Dungan (Хуэйзў йүян)

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Re: Dungan (Хуэйзў йүян)

Postby atalarikt » 2018-03-21, 5:47

I've found a Dungan-Russian dictionary in PDF from the Institute for Bible Translation Russia.
وَمِنْ آيَاتِهِ خَلْقُ السَّمَاوَاتِ وَالْأَرْضِ وَاخْتِلَافُ أَلْسِنَتِكُمْ وَأَلْوَانِكُمْ ۚ إِنَّ فِي ذَٰلِكَ لَآيَاتٍ لِلْعَالِمِينَ۝
"And of His signs is the creation of the heavens and the earth and the diversity of your languages and your colors. Indeed in that are signs for those of knowledge." (Ar-Rum: 22)

Jika saya salah, mohon diperbaiki. If I make some mistake(s), please correct me.
Forever indebted to Robert A. Blust for his contributions to Austronesian linguistics

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Re: Dungan (Хуэйзў йүян)

Postby Peadar » 2018-04-09, 18:47

The Dungan language is a collective name for some north-west Mandarin dialects, especially those spoken by the hanese muslims(or officially called 回族 huizu) among the turkic populations like Uigur, Kazakh and Kyrgyz. The language contains several accents, but basically intelligible with each other from Kazakhstan, Siberia to Xinjiang, Gansu, Shaanxi.

One of them is even turklized grammartically. It's called the Tangwang dialect 唐汪話
Usually, the hanese is an SVO language, for example:
Wo du shu - I read a book
Wo chi fan - I eat a meal

(Some people consider that 把字句 "the ba 把 sentence" as an SOV pattern and a result of the influence of the altaic languages, but, it's actually wrong. The ba sentence is actually a pattern of the present perfect tense that came out around the medieval period in the vulgar middle chinese which we'll talk about later.)

But in the Tangwang dialect, these sentennces could be translated as:
書哈 ʂu-xa du - I read a book
飯哈 fɛ̃-xə tʂʼɭ - I eat a meal
The suffix -xa/xə is said that it is derived from the turkic dative suffix -qa/ke.

So, what's "the ba sentence" in Mandarin?
I've mentioned that it's actually the present perfect tense of the chinese language, let's take a look at an example first:
讀完Wo ba shu du wan le - I have read the book
吃完Wo ba fan chi wan le - I have eaten the meal
把 doesn't function as verb nowadays, so some people think it's an auxiliary word instead. But the word was a verb in ancient chinese which meant "to hold an object in your hand", which is similar to the auxiliary verb "have" in English(or the west germanic language) both in meaning and function.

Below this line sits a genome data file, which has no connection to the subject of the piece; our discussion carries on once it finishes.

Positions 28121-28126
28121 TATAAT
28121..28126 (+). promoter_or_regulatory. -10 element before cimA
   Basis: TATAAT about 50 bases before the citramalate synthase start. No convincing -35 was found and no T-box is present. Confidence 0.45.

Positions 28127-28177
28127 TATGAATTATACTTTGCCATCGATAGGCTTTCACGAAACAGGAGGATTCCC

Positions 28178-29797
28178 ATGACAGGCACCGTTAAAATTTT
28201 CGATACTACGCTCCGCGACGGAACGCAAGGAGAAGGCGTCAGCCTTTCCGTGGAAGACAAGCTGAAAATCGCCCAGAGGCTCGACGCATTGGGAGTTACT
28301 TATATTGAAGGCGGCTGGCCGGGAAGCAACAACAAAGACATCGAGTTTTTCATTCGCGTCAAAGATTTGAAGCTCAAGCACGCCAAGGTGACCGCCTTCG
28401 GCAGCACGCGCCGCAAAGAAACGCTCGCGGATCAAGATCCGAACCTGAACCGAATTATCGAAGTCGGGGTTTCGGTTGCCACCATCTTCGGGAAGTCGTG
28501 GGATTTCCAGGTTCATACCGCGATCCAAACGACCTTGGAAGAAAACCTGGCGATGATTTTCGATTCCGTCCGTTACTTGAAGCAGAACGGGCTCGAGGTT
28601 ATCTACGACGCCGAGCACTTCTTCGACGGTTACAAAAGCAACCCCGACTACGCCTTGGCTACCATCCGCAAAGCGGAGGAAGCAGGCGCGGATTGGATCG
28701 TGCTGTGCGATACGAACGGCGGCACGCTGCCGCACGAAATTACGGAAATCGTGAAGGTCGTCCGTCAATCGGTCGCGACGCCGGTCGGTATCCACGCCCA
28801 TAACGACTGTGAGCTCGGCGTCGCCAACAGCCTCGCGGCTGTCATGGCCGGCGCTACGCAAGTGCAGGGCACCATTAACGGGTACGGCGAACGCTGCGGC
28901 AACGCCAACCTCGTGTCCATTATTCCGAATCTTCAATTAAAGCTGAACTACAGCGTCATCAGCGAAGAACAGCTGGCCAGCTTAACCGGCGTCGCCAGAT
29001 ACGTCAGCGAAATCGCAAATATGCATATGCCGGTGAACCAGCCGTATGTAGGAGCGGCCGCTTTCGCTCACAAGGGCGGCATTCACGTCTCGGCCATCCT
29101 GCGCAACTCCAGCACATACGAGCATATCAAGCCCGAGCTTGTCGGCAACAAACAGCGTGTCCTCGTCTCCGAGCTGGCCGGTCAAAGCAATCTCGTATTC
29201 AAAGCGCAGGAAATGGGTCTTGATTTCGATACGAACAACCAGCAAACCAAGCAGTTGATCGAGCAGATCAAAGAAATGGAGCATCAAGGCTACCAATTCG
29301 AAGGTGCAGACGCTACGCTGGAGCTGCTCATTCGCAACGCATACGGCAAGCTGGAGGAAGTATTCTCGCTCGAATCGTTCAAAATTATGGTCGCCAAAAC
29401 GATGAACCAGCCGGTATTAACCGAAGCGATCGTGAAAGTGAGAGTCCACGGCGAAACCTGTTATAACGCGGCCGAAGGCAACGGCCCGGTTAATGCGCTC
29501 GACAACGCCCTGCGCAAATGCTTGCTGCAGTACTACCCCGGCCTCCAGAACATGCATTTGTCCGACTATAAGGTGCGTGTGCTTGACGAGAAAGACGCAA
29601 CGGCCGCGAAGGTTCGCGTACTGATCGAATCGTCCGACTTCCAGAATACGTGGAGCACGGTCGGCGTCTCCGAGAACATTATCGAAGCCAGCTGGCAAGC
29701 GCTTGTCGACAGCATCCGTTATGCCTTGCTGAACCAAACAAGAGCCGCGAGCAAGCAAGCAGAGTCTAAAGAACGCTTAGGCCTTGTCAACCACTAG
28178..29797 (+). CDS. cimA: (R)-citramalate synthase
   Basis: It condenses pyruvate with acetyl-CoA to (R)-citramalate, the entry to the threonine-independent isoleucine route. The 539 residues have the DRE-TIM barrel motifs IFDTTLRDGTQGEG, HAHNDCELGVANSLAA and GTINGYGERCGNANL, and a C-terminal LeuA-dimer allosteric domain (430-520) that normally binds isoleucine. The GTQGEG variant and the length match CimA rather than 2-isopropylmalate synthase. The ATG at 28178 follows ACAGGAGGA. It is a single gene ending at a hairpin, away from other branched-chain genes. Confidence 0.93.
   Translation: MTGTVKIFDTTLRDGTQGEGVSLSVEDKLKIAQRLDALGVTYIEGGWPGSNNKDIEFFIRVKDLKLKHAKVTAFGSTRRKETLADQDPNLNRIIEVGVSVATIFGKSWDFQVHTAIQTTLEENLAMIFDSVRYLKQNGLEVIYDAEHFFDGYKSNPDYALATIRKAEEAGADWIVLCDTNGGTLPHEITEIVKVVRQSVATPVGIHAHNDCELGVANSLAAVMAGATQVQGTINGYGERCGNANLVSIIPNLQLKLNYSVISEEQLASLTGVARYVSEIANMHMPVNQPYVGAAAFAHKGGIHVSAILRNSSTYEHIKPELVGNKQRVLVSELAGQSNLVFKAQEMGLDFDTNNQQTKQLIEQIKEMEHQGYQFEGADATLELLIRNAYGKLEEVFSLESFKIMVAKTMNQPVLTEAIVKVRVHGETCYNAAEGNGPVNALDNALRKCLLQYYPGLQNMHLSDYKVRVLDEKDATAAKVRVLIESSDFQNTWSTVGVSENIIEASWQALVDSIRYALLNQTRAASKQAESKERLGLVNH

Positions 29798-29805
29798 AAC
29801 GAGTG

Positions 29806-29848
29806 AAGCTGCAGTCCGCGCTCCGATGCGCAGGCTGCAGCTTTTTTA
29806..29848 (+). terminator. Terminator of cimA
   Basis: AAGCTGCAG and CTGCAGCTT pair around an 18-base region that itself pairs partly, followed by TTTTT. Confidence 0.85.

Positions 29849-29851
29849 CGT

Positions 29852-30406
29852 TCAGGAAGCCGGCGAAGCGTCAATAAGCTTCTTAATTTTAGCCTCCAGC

The auxiliary word 了 le expresses the sense of the preterite tense:
我讀書 I read a book
我吃飯 I ate a meal
In this case, the object is not determined. This brings us the feeling of the finnish partive case while the ba sentence is giving the sense of the accusative case.

The word 完 functions as the adverb "out", literally, "read the book out", "eat the meal out". It usually comes with 把.

So, when Tangwang expresses the sense of the perfect tense, the verb combines with an adverb and the auxiliary word 了.
我飯哈吃完了 Və fɛ̃-xə tʂʼɭ-wan-liɔ - I have eaten the meal
我羊哈捉住了 Və jɔ̃-xa tʂua-tʂu-liɔ - I have captured the goat

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Re: Dungan (Хуэйзў йүян)

Postby OldBoring » 2018-04-16, 7:46

哈 is sometimes xa sometimes xə... vowel harmony?

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Re: Dungan (Хуэйзў йүян)

Postby vijayjohn » 2018-07-13, 4:28

Peadar wrote:The Dungan language is a collective name for some north-west Mandarin dialects, especially those spoken by the hanese muslims(or officially called 回族 huizu) among the turkic populations like Uigur, Kazakh and Kyrgyz.

Do you have a source for this definition? Because I've never seen it anywhere. In any case, I think it's pretty clear that we're talking about something a lot more specific than just anything spoken in northwestern China.
One of them is even turklized grammartically. It's called the Tangwang dialect 唐汪話

As interesting as all this information about Tangwang is, Tangwang AFAIK has nothing to do with Dungan. It's a mixed language combining Mandarin Chinese with Santa, which is Mongolic, not Turkic.

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Re: Dungan (Хуэйзў йүян)

Postby OldBoring » 2018-07-13, 6:05

Dungan is spoken by Hui people (in fact they call their own language 回族语言) but not all Hui speak Dungan.
I think Dungan is only the language spoken by the Hui Chinese who moved to Central Asia in the Qing Dynasty, but I'm not sure either.

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Re: Dungan (Хуэйзў йүян)

Postby vijayjohn » 2018-07-13, 12:25

OldBoring wrote:I think Dungan is only the language spoken by the Hui Chinese who moved to Central Asia in the Qing Dynasty, but I'm not sure either.

Well, they also speak Russian. :mrgreen:


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